Even the best base runners get picked off and/or get caught in a rundown every once in a while. Although at the higher levels practically all these runners will be out, there are a couple things a runner can do to increase the likelihood that they will be safe. Here are two tips that might just work for you when you’re “in a pickle.”
Run to the inside. This involves a play where a runner takes off from first base on a left handed pitcher’s first move after coming set. By taking off on the steal at first move, the runner is banking on one of two things. Either he guesses right and the pitcher throws home on the pitch or the runner is faster getting to second base than the defensive team’s ability to throw the ball from the pitcher to the first baseman and then to the shortstop at second base. When the runner guesses wrong and the pitcher throws to first, smart runners will veer to the infield side of the baseline on their way to second base. This is because the first baseman will be throwing the ball to second base on that same infield side of the baseline. A runner who runs on the infield side of the baseline can get in the way of the first baseman’s throw. What the runner hopes for is either the ball will hit him on the throw or the first baseman will alter his throw to avoid hitting the runner. In both cases, the advantage is with the runner. A runner who stays right on the baseline when he runs allows a clear, unobstructed throw from the first baseman to second base which increases the likelihood he will be out at second.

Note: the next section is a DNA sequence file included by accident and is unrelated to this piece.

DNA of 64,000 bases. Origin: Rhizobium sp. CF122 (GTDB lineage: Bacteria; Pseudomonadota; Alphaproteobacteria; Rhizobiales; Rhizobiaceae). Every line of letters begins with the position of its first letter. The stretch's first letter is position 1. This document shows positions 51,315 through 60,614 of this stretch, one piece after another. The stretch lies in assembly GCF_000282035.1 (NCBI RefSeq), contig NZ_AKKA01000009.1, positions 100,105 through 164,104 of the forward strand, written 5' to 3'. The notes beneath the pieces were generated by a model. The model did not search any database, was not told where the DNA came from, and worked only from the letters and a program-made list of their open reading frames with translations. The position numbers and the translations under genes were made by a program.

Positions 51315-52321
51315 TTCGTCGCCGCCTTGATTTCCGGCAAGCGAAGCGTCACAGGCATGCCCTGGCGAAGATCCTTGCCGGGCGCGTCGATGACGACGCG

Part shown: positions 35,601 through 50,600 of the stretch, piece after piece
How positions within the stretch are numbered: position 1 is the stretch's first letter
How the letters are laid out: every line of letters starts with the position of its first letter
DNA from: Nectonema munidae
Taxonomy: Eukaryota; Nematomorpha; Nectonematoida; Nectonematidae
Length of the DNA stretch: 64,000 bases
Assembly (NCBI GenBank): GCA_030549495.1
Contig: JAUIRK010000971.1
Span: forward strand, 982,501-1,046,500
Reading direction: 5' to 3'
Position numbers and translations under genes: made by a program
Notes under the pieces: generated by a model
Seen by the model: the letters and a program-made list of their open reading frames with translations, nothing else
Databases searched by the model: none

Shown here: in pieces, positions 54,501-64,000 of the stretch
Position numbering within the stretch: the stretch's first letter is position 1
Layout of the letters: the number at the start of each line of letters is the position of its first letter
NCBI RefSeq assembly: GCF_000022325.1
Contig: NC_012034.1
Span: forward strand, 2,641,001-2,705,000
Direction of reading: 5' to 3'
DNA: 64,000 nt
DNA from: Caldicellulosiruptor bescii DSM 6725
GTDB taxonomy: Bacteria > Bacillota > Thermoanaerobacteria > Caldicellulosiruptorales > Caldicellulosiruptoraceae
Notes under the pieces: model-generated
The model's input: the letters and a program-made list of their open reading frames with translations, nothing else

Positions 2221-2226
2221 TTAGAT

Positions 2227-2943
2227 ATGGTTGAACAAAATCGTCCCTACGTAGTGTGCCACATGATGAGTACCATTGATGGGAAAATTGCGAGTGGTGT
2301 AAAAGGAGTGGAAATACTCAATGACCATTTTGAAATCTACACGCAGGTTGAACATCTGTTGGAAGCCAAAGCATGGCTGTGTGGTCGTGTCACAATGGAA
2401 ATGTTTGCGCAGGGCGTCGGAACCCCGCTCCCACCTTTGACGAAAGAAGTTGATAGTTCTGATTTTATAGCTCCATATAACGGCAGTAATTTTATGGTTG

Turn to the right. Another tough spot a runner may find himself in is a rundown between bases. A previous post gave two priorities for the defense when a rundown occurs. This tip is something a runner can do. Most infielders are taught to sprint at the runner during a rundown to get him moving fast. If they can’t catch him they toss the ball to their teammate and continue running to the right in order to get out of the baseline when the runner turns to run in the other direction. The key there is that just about every fielder runs to the RIGHT to get out of the baseline. However, just about every runner turns to the LEFT in order to turn around and run in the other direction after the toss. Here’s a tip for runners. Force yourself to turn to the RIGHT instead of the left. Sometimes when you turn to the right you will run straight into the fielder who has just tossed the ball and is trying to exit the baseline by going to the right. If you make contact with this fielder who no longer has the ball, obstruction is called and the umpire will award you the next base.